I found this to be a very enjoyable listen. A lot of the specific details of the invention of the compass can never be known, so Aczel tells what is known, then goes off on different entertaining tangents of the times and places that are relevant to the story. At the end what you really know is that too much is unknowable. But it is still worth the trip. Henry Leyva does a very nice job reading, never sounding overbearing. Give this one a try. Rick.
I read this book as a boy and enjoyed it very much. (As I did the David Niven/Cantinflas film). And I strongly recommend you give it a listen because it still is an absolute delight. Verne's story is considered a classic, and rightly so. He makes a little fun of the English, and many others along the way, as he relates the story of the unflappable Fogg. Frederick Davidson does an outstanding job of narration (and I've gripped about him in other books) and keeps the story going strong all the way through. If, like me, you've read this book before, then reacquaint yourself with it now, and if you are unfamiliar with it give it a try. You'll be glad you did. Rick.
Lions, tigers, bears, and everything but a duck billed platypus on this island, that somehow no other people have discovered (save a female shipwreck victim which the family takes three years to find). I know this is considered a classic in the Robinson Crusoe vein (hence the name) but it was so unbelievable that it became laughable after a while. No one ever got sick (except an occasional 'fever' of Mother's), never an accident, and after nearly ten years alone on the island the four brothers were delighted to welcome their new 'sister' into the family. Yeah, sure. I'm glad I listened, but I'll watch the Disney film version many times over before I submit myself to this again.I didn't much care for Fredrick Davidson's narration, but I don't want to be any more negative than I have been already. Rick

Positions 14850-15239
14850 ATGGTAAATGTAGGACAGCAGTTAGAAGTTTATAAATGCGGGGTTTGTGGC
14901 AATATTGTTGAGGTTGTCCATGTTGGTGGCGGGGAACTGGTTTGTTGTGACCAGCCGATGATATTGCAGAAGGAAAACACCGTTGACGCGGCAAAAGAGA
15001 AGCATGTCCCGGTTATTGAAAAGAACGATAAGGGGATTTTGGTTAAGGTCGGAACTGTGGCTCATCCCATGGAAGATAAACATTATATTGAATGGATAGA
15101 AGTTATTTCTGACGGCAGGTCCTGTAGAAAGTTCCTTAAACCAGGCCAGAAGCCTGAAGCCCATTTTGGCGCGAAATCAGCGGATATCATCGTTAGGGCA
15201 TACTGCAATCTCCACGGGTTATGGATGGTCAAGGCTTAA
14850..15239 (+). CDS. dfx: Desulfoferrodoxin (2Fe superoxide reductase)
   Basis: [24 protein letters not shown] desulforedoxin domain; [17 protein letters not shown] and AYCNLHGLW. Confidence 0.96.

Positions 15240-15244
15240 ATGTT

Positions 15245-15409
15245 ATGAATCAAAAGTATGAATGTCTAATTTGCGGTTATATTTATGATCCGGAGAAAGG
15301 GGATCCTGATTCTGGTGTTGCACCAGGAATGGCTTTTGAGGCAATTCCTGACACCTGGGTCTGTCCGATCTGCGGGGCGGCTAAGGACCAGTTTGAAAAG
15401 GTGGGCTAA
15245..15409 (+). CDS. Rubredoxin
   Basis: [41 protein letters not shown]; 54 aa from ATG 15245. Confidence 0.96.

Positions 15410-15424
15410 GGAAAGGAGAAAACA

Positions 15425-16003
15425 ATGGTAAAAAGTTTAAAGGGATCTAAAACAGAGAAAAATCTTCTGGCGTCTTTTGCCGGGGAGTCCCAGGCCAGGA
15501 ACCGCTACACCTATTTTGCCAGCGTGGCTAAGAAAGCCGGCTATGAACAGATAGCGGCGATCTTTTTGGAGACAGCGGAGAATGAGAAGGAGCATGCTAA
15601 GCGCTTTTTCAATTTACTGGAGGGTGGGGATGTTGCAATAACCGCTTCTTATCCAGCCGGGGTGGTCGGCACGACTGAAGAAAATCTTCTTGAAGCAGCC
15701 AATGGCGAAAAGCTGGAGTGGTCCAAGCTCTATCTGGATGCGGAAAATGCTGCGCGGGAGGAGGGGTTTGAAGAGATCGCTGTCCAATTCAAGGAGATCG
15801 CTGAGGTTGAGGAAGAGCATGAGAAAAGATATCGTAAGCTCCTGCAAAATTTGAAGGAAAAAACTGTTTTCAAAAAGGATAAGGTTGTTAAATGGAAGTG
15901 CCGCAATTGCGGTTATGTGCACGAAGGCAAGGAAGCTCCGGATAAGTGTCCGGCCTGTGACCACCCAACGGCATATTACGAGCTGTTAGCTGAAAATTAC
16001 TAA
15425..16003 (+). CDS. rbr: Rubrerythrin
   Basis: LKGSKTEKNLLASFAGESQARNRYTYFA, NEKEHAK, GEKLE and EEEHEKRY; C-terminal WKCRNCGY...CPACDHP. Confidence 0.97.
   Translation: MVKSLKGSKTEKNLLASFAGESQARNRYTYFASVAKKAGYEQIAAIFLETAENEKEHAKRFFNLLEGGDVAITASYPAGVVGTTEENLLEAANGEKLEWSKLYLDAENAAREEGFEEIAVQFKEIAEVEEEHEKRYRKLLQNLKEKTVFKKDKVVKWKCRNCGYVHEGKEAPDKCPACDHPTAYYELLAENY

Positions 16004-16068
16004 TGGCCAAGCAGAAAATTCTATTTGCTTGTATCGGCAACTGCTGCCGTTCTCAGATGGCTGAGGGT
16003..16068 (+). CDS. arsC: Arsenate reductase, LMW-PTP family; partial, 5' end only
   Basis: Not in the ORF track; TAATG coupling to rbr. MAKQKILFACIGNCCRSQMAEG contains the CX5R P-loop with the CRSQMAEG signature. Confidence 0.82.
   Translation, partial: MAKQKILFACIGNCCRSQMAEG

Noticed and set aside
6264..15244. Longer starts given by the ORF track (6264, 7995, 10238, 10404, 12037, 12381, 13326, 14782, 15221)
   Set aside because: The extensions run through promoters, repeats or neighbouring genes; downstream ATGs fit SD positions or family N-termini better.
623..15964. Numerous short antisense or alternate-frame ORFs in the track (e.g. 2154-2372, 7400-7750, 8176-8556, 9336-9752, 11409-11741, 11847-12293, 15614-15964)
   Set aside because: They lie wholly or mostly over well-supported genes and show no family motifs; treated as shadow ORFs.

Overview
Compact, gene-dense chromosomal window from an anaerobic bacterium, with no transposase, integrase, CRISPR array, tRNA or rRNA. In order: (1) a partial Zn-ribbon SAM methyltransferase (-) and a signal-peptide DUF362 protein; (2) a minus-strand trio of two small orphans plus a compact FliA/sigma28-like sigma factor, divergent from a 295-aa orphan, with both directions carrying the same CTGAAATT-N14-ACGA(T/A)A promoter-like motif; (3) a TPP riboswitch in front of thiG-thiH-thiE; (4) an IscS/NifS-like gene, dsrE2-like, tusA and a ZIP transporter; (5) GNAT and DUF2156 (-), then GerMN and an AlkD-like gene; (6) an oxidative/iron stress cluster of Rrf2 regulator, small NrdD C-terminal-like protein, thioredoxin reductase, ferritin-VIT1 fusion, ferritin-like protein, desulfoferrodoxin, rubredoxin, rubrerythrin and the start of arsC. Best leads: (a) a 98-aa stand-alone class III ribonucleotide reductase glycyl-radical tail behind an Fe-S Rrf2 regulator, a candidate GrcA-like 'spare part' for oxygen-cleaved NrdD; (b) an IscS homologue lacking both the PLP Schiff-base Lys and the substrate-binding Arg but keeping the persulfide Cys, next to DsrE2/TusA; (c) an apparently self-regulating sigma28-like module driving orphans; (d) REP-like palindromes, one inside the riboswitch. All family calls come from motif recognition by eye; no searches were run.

I remember reading this book back in the late 70's (and the sequel as well) and found it to be one of the best Sherlock Holmes take-offs I had ever read. Of course, Holmes doesn't directly appear, although oft talked of, but authors have been building on Doyle's characters for a century and most have failed to hit the mark. John Gardner does, with flying colors.
The professor has returned to London (it seems he survived Reichenbach Falls as well) and is tending to his family. That is what he calls his criminal organization. Think Vito Corleone and you will be right on track. And if he looks out for his people, his people better be there to greet him when he wants them. To further the 'Godfather 'comparison, he is conscienceless, brutal, and quite deadly. Holmes said of Moriarty, 'He is the organiser of half that is evil and of nearly all that is undetected in this great city...' and you will be convinced. Still, at times the reader/listener finds himself pulling for the bad guys, although as the story goes on those guys become very bad indeed. The ending left open room for a sequel which appeared a couple of years later. I understand that book, 'The Revenge of Moriarty' will be re-released next year.
Robin Sachs is an excellent narrator as he provides just the right touch of menace in his voices he describes the goings-on of the gang.
Some Holmes aficionados may be a bit offended by Sherlock's attitude to all this (reported indirectly), but I found this to be a very entertaining tale, and will be happy to download the sequel when it becomes available.
I found this book a terrible disappointment. It was slow, dull, and completely uninteresting. I cared not a wit for the characters and found it an extremely difficult chore to stick with it to the end. I was convinced by the listener review to give it a try, but that writers opinion is, as it turns out, quite different from mine. I cannot recommend it at all. On any level. I consider this one of the biggest 'waste of a credit' in my Audible experience. Sorry to be so negative, but there you are.
Report Inappropriate Content